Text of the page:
Friday, July 2, 2010

The base rate implications

From July 1, 2010, lending rate decisions of all banks will be made with reference to a pre-announced base rate which will have to be reviewed atleast once a quarter. This change is being done in an attempt to improve transparency in banks’ lending rates and to enable better assessment of transmission of monetary policy. And an immediate manifestation of the greater transparency was the fact that the newly announced base rates of banks were in the range of 7-8%, while the BPLR was in the 11-16% range.

Unlike in the old Benchmark Prime Lending Rate (BPLR) regime, where atleast 70% of loans were given below the BPLR, banks will no longer be permitted to lend below the base rate floor (except in case of agriculture loans and export credit). The base rate will be more transparent in so far as it will be a function of the banks' costs on its capital (or cost of deposits), operating costs, statutory requirements (CRR, SLR etc), credit-risk of the borrower, and the allowable profit margin.

All banks will be required to disclose information on base rates at all branches and on their website, and the basis of computation will be auditable by RBI. This is expected to increase the transparency in movement of floating rates of consumer loans, besides improving the efficiency of the transmission of monetary policy changes to actual lending rates.

This will naturally ensure that the larger business clients, who used to access loans at much lower than the BPLR, will no longer be able to avail loans at below the base rate. However, this is not likely to adversely affect the investment prospects since during the recent downturn, when bank credit supply got constrained, businesses continued to raise funds through non-bank sources - mutual fund redemptions, equity market placements, CP etc.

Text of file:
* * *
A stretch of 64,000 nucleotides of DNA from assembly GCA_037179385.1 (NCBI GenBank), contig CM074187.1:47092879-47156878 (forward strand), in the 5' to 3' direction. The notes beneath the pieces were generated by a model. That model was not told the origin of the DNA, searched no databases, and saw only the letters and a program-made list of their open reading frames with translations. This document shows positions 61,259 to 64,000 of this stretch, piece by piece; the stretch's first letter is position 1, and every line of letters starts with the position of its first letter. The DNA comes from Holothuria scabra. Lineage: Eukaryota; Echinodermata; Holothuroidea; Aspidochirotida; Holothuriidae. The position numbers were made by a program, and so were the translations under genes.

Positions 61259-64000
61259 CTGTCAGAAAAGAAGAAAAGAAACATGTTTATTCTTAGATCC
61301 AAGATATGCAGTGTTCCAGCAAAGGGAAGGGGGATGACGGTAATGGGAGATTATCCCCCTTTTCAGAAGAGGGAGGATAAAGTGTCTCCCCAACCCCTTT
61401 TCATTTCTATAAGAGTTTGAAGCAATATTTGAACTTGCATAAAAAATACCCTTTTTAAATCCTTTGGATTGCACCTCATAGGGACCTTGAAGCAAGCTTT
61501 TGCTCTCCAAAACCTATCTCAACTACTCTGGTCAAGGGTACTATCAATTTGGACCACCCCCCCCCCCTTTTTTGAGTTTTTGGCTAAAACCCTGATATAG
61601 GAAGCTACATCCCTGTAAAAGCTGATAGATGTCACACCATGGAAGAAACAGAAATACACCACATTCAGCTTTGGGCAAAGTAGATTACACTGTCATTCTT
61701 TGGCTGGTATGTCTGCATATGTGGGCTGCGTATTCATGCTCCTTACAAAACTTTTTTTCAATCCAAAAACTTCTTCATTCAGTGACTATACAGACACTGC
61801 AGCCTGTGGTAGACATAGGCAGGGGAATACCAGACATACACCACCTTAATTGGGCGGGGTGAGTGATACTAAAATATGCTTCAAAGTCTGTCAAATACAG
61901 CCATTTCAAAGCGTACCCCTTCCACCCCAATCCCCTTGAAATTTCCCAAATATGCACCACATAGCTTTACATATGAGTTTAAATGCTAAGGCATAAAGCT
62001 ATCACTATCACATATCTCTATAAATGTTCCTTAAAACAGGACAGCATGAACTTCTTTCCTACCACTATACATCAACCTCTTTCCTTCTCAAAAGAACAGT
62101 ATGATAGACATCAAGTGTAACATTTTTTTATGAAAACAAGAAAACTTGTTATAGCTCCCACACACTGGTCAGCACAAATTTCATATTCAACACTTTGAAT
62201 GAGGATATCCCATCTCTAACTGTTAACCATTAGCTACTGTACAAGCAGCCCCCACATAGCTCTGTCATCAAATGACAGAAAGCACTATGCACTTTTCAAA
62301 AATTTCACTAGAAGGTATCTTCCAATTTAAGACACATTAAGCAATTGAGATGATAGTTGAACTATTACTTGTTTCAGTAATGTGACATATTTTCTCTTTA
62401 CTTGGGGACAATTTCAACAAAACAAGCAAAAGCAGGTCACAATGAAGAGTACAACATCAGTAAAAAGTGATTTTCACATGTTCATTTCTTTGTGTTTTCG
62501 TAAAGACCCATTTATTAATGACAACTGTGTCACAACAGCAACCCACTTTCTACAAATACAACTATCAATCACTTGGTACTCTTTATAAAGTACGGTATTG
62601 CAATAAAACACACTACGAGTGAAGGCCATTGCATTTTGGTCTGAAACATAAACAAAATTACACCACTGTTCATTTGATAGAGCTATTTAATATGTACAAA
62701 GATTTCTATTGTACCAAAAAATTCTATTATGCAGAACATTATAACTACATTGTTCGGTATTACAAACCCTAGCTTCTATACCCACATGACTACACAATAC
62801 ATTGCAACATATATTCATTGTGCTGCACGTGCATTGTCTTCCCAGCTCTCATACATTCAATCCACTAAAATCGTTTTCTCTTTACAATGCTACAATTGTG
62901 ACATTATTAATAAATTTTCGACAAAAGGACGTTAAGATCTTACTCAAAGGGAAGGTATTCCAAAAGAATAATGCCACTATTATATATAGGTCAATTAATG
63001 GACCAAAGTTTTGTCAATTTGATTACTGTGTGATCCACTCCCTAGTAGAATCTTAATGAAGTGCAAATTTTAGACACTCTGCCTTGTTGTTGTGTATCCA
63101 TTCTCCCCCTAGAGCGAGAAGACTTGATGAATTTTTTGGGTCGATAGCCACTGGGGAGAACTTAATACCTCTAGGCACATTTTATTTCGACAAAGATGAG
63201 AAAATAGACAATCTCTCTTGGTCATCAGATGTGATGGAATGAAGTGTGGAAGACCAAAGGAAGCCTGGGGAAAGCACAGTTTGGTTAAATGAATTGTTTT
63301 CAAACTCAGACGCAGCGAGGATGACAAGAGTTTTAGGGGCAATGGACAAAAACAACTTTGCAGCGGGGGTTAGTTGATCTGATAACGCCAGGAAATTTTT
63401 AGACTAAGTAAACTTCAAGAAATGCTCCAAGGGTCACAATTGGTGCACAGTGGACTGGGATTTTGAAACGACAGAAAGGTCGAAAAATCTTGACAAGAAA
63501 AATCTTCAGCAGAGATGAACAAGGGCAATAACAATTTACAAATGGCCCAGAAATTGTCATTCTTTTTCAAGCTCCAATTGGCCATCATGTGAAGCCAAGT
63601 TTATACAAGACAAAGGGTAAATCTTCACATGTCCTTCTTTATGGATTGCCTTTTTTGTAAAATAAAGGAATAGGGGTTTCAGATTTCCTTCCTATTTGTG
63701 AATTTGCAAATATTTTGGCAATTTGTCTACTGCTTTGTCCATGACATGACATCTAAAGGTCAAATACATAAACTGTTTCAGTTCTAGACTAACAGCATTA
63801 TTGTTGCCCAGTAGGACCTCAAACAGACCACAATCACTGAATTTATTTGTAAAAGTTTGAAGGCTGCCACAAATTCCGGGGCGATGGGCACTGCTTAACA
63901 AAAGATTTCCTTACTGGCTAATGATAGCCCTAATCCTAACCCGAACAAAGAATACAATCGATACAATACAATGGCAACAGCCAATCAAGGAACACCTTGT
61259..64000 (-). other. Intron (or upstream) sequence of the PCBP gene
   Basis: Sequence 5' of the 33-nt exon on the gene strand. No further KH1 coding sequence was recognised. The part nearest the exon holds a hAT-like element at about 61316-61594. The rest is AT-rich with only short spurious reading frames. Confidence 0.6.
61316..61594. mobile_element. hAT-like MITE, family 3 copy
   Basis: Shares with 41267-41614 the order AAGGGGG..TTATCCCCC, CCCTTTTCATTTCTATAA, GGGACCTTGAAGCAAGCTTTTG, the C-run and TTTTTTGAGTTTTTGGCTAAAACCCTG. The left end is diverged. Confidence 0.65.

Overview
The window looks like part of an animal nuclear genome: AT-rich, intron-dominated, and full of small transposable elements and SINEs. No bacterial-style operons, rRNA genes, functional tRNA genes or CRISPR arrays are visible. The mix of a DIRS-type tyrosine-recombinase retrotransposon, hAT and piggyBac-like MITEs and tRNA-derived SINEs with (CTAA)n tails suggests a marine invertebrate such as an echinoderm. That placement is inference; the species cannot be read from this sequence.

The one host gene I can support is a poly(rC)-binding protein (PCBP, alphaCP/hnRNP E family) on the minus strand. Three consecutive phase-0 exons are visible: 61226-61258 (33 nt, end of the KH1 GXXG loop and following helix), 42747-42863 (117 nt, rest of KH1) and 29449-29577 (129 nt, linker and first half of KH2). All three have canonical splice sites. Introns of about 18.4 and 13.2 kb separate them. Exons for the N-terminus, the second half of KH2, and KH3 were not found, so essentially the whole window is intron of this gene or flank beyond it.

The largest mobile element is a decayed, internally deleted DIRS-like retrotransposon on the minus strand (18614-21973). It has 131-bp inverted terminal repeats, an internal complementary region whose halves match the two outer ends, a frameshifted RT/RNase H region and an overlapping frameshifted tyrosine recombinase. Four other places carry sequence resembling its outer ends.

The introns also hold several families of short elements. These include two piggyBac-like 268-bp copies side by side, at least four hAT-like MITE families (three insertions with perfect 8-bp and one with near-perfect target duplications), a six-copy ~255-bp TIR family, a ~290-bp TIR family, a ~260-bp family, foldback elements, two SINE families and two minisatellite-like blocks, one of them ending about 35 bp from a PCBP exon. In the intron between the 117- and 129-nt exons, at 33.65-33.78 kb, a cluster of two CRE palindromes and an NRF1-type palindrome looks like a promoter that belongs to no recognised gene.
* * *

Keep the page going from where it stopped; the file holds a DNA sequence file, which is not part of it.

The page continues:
A possible consequence of this could be to encourage these better rated firms to search for alternative fund raising routes in the debt markets, thereby facilitating the increase in its breadth and depth. Corporations and non-banking finance companies (NBFCs) could prefer short-term (less than a year) money market instruments like commercial papers (CPs), with tenor between 15-365 days and with rates linked to the yield on the one-year government bond, or non-convertible debentures, over bank loans, especially for their short-term funding needs. At the longer end of the spectrum, this would incentivize firms to access the equity and bond markets. Further, in view of the fact that the higher-rated firms are more likely to access these markets, it will also contribute towards ensuring that they remain liquid and vibrant.

It will also set the stage for the higher rated companies to raise capital through the external commercial borrowings (ECB) route, especially given the ultra-low interest rates across much of developed world. A strengthening rupee (vis-a-vis dollar) will only increase the attractiveness of such fund raising.

On the other side, this will curtail the practice of cross-subsidizing the loans to favored clients by charging higher rates on the smaller firms and on consumer, student and home loans.

Update 1 (8/7/2010)
Businessline reports that following the base rate coming into effect, companies have stepped up enquiries with entities such as banks and mutual funds about investing in their commercial paper issues to keep funding costs down.

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